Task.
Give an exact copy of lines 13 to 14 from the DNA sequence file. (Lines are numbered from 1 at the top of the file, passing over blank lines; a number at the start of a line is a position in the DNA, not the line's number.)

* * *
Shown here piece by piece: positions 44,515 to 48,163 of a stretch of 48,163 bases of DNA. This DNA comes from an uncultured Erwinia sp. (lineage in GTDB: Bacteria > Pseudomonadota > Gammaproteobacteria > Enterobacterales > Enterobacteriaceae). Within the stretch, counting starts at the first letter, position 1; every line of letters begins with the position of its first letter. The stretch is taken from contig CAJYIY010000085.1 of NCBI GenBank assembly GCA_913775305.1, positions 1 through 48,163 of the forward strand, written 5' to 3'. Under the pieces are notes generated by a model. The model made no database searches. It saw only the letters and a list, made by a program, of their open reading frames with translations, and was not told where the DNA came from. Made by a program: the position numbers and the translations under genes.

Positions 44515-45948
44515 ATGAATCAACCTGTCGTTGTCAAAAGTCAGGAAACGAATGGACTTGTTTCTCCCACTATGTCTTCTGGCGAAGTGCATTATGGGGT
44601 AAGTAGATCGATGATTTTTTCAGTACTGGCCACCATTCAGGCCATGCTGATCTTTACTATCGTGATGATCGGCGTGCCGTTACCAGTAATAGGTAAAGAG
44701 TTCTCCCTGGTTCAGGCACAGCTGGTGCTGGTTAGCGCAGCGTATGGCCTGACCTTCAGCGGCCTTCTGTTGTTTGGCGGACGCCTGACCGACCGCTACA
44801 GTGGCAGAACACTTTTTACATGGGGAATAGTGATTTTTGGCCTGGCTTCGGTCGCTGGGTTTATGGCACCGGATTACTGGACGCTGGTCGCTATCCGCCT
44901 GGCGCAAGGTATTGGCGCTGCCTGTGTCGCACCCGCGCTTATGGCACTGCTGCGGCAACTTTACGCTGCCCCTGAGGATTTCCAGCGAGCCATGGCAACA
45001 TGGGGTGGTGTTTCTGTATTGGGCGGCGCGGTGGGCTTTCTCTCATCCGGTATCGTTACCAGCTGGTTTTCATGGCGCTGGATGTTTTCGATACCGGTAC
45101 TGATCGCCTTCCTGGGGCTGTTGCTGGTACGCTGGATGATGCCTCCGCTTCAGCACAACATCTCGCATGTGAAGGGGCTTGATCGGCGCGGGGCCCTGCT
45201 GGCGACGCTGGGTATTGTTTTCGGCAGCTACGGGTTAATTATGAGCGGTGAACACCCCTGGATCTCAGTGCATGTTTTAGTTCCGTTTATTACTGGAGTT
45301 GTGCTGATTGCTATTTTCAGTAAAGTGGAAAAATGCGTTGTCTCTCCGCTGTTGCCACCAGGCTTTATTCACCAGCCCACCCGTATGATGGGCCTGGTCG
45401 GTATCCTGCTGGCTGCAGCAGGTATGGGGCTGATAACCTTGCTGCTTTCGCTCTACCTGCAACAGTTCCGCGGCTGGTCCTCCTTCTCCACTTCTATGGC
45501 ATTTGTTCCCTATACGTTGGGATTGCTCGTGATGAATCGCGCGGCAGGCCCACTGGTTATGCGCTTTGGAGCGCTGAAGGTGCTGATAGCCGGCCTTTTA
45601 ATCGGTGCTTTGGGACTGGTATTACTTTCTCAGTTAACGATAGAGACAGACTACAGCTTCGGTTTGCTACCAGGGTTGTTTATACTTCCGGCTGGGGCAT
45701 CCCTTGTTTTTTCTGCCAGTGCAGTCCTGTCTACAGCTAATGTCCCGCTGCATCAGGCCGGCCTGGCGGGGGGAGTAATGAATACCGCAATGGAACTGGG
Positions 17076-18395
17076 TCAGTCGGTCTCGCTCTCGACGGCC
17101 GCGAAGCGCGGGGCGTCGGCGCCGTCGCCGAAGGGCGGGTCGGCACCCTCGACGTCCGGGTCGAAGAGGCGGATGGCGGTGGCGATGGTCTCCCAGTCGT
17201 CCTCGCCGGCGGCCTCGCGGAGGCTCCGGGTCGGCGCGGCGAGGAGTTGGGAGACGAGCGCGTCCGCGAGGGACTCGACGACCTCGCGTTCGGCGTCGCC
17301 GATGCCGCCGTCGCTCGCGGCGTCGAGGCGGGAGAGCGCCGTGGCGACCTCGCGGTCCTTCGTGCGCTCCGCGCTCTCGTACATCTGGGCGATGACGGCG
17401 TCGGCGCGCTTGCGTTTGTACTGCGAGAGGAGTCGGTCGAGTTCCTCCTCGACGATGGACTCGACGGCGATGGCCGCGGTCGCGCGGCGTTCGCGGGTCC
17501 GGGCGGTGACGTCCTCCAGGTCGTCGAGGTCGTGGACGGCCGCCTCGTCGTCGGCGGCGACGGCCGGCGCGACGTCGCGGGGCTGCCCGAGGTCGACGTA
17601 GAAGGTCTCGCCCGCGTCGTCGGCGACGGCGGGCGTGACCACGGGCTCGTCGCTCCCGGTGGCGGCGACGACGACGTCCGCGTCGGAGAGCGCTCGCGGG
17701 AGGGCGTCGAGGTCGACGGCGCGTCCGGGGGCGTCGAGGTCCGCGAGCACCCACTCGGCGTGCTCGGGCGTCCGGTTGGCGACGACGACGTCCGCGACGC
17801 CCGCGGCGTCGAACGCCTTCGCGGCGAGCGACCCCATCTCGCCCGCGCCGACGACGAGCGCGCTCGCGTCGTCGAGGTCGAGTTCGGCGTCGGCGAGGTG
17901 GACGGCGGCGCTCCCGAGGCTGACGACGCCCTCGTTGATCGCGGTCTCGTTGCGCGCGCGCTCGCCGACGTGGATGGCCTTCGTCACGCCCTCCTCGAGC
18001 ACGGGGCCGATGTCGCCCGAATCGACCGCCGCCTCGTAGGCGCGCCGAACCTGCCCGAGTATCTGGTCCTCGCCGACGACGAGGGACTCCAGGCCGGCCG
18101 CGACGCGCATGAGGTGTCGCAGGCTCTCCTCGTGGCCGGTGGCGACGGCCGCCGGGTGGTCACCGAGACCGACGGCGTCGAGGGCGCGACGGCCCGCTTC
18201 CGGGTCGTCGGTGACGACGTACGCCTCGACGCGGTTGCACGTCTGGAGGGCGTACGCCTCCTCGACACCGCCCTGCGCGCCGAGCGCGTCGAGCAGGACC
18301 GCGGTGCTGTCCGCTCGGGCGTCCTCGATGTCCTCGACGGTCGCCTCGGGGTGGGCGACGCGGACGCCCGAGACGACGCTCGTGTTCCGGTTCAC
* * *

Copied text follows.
45501 ATTTGTTCCCTATACGTTGGGATTGCTCGTGATGAATCGCGCGGCAGGCCCACTGGTTATGCGCTTTGGAGCGCTGAAGGTGCTGATAGCCGGCCTTTTA
45601 ATCGGTGCTTTGGGACTGGTATTACTTTCTCAGTTAACGATAGAGACAGACTACAGCTTCGGTTTGCTACCAGGGTTGTTTATACTTCCGGCTGGGGCAT